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The Deacon of Myrká on Christmas Eve

This ghost story or folktale about The Deacon of Myrká is well known though we do not know the original author. This story takes place in the Eyjafjörður region of Iceland.

So it happened in days of old there lived a deacon from the church at Myrká. He loved a serving maid named Guðrún who lived on a farm on the opposite side of the valley. The great Hörgá River separated the betrothed couple.

The deacon had a horse named Faxi who had a long gray mane. Shortly before Christmas, the deacon rode Faxi across the frozen river to the farm where Guðrún lived. He wanted to ask her to accompany him to the Christmas festivities at Myrká and promised to return for her on Christmas Eve.

Now, before his journey across the river, there has been a deep freeze and heavy snowstorm. The river was covered in ice and the deacon crossed it without incident. But on his return journey, the ice had thawed a bit and was beginning to break up. When the deacon reach the river, he realized that the floating ice and floodwaters would keep him from crossing. He traveled up the banks of the river until he came to an ice bridge. He urged Faxi onto the ice. When they reached the middle of the river, the ice broke beneath the weight of the deacon and the horse, and they plunged into the icy waters.

The next morning, a farmer noticed the deacon's horse grazing in his field, saddle and bridle still on him. Wondering what had happened to the rider, the farmer combed the riverbanks. Eventually, they found the deacon's body at a place called Þúfnavellir Point. The floating ice had torn the flesh off the back of the deacon's head and his bare white skull was clearly visible. The farmer brought the body back to Myrká and it was buried during the week before Christmas.

The constantly changing weather kept news from traveling across the river and Guðrún never received word of her beloved‘s death. On Christmas Eve, Guðrún dressed in her best clothes and eagerly awaited the deacon's arrival.

Later that evening there was a knock on the door. A young woman who was with Guðrún answered it but found no one there. Thinking that darkness was the cause, she said, “Wait, and I will bring a light.“

When she closed the door, the visitor knocked again. Thinking it must be the deacon, Guðrún hurried across the room. Slipping one arm into the sleeve of her riding cloak and flinging the rest over her shoulders, she said, “Somebody is playing a trick on us. I will go outside and see for myself. “

When she opened the door, Guðrún saw Faxi and the man she thought was the deacon. Without a word, the man lifted Guðrún onto his horse and climbed up in front of her. Neither spoke as they rode toward the river. When they reached the bank, Guðrún saw that ice covered all the water except a rapid black stream flowing down the middle. Faxi walked across the ice and jumped over the quickly flowing current. As the horse leaped into the air the man’s hat fell forward onto his face.

The moon came out from behind a cloud and Guðrún saw his white skull. The man said,

The moon is gliding; Death is riding; See the white place on the back of my head, Gah-roon, Gah-roon?

Guðrún was in shock and could not speak. So in silence, they rode to Myrká. They dismounted when they reached the covered gate beside the church cemetery and the man said:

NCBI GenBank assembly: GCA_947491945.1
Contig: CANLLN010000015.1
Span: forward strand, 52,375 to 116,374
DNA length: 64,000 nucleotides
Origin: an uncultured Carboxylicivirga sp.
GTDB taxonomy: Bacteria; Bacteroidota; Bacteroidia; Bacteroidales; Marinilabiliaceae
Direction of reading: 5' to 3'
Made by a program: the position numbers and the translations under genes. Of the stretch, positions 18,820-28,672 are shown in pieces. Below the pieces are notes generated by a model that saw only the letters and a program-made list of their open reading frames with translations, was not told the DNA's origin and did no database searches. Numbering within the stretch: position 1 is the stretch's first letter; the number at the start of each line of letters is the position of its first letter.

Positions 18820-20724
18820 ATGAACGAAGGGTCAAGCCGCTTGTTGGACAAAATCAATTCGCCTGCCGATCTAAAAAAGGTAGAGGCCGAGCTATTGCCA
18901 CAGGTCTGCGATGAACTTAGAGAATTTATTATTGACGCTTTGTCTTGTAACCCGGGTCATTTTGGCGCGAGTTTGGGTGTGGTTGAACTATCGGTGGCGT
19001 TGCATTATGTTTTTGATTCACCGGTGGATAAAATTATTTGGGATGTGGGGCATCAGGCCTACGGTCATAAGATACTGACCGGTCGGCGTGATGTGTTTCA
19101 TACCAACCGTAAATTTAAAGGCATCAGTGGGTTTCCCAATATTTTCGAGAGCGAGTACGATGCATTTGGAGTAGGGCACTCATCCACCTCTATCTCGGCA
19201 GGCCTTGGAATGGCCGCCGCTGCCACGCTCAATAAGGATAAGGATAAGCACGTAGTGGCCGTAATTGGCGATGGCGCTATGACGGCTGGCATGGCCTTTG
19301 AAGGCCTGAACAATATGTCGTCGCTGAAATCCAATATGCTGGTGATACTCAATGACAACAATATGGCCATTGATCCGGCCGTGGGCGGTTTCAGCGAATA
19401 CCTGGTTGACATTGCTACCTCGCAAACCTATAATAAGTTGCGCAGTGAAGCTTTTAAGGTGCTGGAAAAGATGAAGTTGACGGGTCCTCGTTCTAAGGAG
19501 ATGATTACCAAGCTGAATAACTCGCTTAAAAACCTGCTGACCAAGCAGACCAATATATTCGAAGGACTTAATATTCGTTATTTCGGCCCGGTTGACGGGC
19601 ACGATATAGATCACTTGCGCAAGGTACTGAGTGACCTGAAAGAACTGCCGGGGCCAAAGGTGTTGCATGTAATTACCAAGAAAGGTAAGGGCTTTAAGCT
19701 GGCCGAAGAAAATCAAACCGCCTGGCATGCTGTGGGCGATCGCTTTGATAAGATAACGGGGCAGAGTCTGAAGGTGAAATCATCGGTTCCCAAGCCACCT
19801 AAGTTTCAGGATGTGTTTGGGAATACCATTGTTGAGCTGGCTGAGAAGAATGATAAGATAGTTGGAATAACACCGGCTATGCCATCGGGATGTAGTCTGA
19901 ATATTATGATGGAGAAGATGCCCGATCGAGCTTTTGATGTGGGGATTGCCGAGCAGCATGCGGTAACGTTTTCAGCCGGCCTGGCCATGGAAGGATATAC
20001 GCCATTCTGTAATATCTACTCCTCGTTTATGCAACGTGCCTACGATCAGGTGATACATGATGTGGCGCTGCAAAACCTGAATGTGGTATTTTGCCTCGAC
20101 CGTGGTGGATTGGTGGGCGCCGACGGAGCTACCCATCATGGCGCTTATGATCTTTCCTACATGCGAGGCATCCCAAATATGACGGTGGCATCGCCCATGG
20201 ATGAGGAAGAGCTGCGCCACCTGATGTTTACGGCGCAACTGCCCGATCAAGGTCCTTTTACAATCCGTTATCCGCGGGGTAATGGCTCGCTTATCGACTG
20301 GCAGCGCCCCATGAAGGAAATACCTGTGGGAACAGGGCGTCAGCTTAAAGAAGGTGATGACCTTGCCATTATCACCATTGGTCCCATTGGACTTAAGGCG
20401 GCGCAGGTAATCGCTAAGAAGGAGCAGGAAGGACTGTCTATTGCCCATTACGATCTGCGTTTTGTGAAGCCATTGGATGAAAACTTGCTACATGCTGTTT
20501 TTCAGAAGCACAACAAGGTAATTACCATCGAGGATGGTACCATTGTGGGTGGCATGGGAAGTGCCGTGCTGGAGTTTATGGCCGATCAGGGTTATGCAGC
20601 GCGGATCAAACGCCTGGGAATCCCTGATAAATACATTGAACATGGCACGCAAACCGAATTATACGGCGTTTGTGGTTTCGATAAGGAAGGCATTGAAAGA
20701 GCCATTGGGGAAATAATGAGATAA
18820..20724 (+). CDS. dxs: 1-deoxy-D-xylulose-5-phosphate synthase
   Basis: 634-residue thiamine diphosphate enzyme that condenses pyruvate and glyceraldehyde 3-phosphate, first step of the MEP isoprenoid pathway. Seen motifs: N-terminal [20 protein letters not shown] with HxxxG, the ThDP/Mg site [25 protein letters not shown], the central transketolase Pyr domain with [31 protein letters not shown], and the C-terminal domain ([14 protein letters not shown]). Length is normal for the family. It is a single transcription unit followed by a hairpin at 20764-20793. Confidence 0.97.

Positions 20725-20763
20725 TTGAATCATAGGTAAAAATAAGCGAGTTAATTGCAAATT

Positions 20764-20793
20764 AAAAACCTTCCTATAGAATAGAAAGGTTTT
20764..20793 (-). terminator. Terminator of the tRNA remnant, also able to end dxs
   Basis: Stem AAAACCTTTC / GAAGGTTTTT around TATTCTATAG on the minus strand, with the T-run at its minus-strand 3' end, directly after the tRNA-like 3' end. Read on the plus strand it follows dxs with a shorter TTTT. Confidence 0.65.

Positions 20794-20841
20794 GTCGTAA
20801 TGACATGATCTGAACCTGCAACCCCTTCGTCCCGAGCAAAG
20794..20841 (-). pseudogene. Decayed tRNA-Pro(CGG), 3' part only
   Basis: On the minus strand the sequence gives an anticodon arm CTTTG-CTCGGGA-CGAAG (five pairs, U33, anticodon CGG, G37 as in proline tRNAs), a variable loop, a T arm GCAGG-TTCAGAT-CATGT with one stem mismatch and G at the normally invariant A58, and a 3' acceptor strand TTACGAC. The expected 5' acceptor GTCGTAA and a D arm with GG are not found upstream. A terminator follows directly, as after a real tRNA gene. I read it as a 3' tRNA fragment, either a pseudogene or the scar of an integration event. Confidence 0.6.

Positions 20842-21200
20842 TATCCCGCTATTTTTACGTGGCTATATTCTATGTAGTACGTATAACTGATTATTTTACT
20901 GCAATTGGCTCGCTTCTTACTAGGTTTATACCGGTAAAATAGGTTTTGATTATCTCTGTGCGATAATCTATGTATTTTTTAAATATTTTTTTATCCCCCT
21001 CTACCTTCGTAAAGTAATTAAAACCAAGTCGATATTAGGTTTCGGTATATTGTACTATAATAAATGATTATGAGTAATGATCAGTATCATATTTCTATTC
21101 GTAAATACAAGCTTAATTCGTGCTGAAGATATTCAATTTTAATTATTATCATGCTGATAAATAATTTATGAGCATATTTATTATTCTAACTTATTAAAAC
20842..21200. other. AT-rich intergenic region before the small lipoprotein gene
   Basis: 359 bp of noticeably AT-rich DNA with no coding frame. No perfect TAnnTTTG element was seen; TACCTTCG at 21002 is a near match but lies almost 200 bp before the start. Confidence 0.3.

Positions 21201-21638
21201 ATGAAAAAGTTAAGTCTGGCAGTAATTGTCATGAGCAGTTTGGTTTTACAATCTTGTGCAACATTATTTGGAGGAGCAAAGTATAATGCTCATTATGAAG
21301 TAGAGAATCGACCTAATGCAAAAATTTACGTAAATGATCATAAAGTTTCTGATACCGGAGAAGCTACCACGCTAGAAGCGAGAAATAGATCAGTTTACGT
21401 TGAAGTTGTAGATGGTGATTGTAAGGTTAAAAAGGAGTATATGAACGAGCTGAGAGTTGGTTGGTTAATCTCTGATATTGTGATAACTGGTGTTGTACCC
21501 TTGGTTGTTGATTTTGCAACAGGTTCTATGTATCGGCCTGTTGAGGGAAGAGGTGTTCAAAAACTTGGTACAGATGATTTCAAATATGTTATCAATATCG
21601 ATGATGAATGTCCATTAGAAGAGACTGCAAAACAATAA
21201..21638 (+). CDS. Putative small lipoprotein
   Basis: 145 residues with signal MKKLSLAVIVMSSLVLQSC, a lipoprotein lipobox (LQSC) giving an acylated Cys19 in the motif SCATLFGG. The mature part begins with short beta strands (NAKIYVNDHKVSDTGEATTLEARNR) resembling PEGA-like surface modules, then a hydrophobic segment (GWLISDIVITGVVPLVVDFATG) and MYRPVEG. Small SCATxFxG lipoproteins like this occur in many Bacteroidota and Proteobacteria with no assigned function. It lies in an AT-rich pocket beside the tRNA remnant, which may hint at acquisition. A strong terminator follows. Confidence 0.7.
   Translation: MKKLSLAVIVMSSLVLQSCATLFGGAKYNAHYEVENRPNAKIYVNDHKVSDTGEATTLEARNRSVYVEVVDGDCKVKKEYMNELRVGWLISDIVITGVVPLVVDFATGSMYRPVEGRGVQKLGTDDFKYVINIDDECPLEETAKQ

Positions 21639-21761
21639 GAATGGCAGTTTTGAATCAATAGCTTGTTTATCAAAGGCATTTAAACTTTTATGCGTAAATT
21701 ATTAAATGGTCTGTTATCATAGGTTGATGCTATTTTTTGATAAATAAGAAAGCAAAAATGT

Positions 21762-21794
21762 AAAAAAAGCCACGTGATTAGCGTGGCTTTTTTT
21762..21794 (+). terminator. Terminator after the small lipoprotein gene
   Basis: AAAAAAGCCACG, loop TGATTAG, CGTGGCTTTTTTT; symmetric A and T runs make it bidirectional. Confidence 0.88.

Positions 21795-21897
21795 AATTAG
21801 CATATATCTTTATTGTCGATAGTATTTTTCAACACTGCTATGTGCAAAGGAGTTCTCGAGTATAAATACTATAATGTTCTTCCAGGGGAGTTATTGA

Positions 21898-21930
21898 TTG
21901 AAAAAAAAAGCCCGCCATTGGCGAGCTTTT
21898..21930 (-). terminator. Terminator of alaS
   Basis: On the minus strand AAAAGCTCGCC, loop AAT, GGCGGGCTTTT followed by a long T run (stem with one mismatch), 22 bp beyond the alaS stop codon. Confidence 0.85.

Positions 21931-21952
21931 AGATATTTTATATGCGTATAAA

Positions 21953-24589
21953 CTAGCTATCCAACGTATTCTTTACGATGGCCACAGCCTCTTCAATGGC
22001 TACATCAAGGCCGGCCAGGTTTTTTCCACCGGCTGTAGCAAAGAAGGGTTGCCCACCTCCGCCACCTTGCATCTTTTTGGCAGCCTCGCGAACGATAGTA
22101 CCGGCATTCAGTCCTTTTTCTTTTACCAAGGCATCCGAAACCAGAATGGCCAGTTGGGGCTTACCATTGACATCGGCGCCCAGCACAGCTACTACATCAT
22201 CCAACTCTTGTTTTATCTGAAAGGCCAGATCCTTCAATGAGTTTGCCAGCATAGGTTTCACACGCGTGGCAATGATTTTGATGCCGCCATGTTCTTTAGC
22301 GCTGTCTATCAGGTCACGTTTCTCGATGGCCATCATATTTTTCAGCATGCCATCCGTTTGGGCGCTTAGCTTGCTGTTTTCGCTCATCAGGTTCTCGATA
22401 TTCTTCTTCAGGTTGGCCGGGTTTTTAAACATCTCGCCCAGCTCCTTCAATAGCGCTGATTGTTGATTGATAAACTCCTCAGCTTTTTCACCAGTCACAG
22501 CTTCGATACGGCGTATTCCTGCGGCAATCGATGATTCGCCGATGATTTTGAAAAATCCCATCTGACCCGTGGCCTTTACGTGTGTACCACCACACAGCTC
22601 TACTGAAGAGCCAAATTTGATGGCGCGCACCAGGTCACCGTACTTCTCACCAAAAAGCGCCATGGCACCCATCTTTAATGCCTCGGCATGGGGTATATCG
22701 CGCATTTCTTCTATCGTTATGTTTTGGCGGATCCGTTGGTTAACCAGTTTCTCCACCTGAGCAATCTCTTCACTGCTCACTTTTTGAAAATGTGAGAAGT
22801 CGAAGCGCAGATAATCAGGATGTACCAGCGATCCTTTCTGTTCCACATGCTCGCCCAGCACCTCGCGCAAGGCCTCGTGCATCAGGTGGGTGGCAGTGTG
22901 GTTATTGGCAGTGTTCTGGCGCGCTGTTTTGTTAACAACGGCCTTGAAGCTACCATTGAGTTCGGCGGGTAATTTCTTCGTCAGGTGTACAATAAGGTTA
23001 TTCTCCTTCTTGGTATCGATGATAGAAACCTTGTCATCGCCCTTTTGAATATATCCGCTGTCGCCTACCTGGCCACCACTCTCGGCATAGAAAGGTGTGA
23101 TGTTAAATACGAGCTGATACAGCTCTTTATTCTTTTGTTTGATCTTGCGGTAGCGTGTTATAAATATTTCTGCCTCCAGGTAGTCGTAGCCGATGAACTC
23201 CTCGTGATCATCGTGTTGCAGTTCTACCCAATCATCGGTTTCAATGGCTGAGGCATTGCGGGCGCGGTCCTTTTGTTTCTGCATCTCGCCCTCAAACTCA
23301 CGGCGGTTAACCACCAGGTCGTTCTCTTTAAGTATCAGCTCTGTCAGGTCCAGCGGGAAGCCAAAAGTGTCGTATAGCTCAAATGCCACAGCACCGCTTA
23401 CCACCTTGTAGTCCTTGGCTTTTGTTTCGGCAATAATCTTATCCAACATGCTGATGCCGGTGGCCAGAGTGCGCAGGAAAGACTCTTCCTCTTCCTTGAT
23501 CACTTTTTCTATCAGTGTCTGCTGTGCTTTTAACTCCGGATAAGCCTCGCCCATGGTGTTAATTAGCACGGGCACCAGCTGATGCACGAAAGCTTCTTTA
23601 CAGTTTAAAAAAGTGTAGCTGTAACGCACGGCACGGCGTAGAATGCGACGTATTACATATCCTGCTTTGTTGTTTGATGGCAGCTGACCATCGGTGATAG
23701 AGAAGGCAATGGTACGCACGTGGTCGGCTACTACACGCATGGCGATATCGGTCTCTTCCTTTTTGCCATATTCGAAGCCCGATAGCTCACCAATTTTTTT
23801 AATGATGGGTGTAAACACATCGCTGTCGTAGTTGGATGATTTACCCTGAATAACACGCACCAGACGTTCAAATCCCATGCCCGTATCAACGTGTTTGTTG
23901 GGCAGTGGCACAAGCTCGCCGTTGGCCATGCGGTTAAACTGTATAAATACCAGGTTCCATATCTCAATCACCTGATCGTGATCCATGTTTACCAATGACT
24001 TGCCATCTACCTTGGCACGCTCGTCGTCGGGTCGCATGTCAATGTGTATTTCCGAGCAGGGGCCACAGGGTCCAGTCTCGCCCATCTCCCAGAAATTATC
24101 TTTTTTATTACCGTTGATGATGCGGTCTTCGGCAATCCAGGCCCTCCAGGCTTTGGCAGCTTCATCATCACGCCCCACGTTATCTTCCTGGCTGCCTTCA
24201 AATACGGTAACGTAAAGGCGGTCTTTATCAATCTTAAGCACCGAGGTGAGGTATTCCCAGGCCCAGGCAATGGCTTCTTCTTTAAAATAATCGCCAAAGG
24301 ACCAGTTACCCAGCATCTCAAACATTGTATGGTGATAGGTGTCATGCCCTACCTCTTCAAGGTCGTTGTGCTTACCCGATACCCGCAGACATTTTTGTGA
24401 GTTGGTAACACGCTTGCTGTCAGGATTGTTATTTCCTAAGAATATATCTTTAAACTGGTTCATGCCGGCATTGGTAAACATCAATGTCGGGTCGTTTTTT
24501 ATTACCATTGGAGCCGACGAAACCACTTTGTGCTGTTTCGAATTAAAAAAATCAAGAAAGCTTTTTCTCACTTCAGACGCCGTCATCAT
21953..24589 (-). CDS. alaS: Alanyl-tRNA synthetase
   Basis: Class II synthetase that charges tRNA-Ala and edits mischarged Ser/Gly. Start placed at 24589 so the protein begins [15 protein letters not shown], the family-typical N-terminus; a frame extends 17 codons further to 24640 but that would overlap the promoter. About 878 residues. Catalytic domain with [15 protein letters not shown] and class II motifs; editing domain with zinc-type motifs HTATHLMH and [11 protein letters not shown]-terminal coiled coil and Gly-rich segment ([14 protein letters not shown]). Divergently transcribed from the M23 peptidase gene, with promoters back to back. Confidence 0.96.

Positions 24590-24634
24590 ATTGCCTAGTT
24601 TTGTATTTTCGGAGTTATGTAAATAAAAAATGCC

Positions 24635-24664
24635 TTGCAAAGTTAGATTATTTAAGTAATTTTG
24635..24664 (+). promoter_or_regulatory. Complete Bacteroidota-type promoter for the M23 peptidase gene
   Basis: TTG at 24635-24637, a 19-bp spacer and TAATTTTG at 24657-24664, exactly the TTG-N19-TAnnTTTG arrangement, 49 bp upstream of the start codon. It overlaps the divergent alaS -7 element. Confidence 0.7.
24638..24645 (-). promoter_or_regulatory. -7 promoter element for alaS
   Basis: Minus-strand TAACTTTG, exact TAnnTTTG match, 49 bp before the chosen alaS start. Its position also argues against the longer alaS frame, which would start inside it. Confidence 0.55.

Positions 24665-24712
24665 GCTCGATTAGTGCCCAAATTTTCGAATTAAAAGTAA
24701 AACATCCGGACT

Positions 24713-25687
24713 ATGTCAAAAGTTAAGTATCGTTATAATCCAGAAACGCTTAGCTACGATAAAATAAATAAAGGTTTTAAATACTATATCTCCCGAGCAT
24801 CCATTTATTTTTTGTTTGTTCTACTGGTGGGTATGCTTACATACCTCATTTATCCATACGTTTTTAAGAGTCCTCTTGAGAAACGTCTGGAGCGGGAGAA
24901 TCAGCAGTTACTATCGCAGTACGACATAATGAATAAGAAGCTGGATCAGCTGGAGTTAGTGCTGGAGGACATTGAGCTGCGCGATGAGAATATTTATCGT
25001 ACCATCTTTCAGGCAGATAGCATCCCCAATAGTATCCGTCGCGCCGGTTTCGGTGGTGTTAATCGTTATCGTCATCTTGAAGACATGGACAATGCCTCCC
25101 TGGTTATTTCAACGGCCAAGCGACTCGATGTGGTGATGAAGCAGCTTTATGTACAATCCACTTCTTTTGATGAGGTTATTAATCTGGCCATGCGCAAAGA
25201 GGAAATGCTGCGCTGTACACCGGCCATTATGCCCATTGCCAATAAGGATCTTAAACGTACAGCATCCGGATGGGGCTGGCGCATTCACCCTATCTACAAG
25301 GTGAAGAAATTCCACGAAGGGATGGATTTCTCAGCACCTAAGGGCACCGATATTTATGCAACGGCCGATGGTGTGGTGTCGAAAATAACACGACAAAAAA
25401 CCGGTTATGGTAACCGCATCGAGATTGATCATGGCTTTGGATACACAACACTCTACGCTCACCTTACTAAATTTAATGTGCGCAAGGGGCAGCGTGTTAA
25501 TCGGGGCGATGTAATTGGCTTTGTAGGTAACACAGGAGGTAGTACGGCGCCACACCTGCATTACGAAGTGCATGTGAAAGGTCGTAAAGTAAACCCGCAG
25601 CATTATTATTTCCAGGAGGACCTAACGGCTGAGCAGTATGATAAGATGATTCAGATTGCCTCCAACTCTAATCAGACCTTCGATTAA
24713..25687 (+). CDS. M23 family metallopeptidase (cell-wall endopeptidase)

Wait for me here

Gah-roon, Gah-roon,

While I take my Faxi, Faxi Beyond the hedge to the field.

And he led the horse away.

(He pronounces her name, 'Garún' because the name, 'Guðrún' begins with Guð which is the Icelandic word for God and ghosts cannot say the word, 'God.')

Guðrún stood frozen in horror until she spied an open grave just beyond the gate. Realizing that the man was a ghost, she turned and ran toward the church. The ghost seized Guðrún from behind, grasping the edge of her cloak so fiercely that it tore from her at the seam of the sleeve. When Guðrún reached the safety of the church, she turned and saw the ghost leap headlong into the open grave, her cloak clutched to his side. Heaps of earth from both sides of the grave fell in over him and refilled the hole.

Too terrified to go anywhere alone, Guðrún grabbed the church bell rope and pulled on it until she had roused all the farm folk in Myrká. She told them her story and they confirmed that indeed the deacon was dead. She must have been traveling with his ghost.

Later that night the deacon rose again from his grave and began searching for Guðrún. He found her in her bed. Since none of the villagers were able to sleep that night, they all heard the sound of him trying to drag her away.

The deacon returned for Guðrún every night for several weeks. But the villagers never left her alone. Not for a moment. Even the priest from a neighboring village sat with her and read from the Psalms of David to protect her from the deacon's ghostly persecution.

Finally, they sent for a sorcerer from the west who was skilled in the art of witchcraft. He dug up a large stone and placed it in the middle of Guðrún‘s room. When the deacon's ghost arrived for his nightly hunting, the sorcerer seized him and forced him under the rock. The sorcerer cast a powerful spell that banished the passionate demon.

The demon to this day lies in peace beneath that stone. Eventually, the town of Myrká returned to its peaceful ways. Guðrún struggled to recover from her fear and sorrow, but those who knew her best say she was never the same again.

Myrká is west of Akureyri as appears on this Icelandic Roots map.

The story is based on Jón Árnason's Icelandic Folktales. Taken from the book, Hildur, Queen of the Elves, and Other Icelandic Legends retold by J. M. Bedell.


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